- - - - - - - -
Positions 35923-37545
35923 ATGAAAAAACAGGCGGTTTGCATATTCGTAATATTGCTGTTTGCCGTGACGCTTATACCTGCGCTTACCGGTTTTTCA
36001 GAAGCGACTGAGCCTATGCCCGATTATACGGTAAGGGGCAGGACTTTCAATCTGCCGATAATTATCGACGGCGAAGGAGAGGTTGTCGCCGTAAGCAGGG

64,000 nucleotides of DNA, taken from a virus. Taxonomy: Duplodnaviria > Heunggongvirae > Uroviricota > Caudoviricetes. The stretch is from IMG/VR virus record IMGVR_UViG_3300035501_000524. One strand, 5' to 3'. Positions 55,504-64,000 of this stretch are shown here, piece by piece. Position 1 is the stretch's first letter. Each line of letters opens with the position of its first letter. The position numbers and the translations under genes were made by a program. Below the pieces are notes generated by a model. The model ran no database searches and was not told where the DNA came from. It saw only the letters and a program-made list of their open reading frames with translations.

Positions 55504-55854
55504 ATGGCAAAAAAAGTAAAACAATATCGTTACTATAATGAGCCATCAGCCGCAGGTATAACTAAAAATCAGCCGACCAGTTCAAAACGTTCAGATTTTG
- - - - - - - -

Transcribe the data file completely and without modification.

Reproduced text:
Positions 35923-37545
35923 ATGAAAAAACAGGCGGTTTGCATATTCGTAATATTGCTGTTTGCCGTGACGCTTATACCTGCGCTTACCGGTTTTTCA
36001 GAAGCGACTGAGCCTATGCCCGATTATACGGTAAGGGGCAGGACTTTCAATCTGCCGATAATTATCGACGGCGAAGGAGAGGTTGTCGCCGTAAGCAGGG

64,000 nucleotides of DNA, taken from a virus. Taxonomy: Duplodnaviria > Heunggongvirae > Uroviricota > Caudoviricetes. The stretch is from IMG/VR virus record IMGVR_UViG_3300035501_000524. One strand, 5' to 3'. Positions 55,504-64,000 of this stretch are shown here, piece by piece. Position 1 is the stretch's first letter. Each line of letters opens with the position of its first letter. The position numbers and the translations under genes were made by a program. Below the pieces are notes generated by a model. The model ran no database searches and was not told where the DNA came from. It saw only the letters and a program-made list of their open reading frames with translations.

Positions 55504-55854
55504 ATGGCAAAAAAAGTAAAACAATATCGTTACTATAATGAGCCATCAGCCGCAGGTATAACTAAAAATCAGCCGACCAGTTCAAAACGTTCAGATTTTG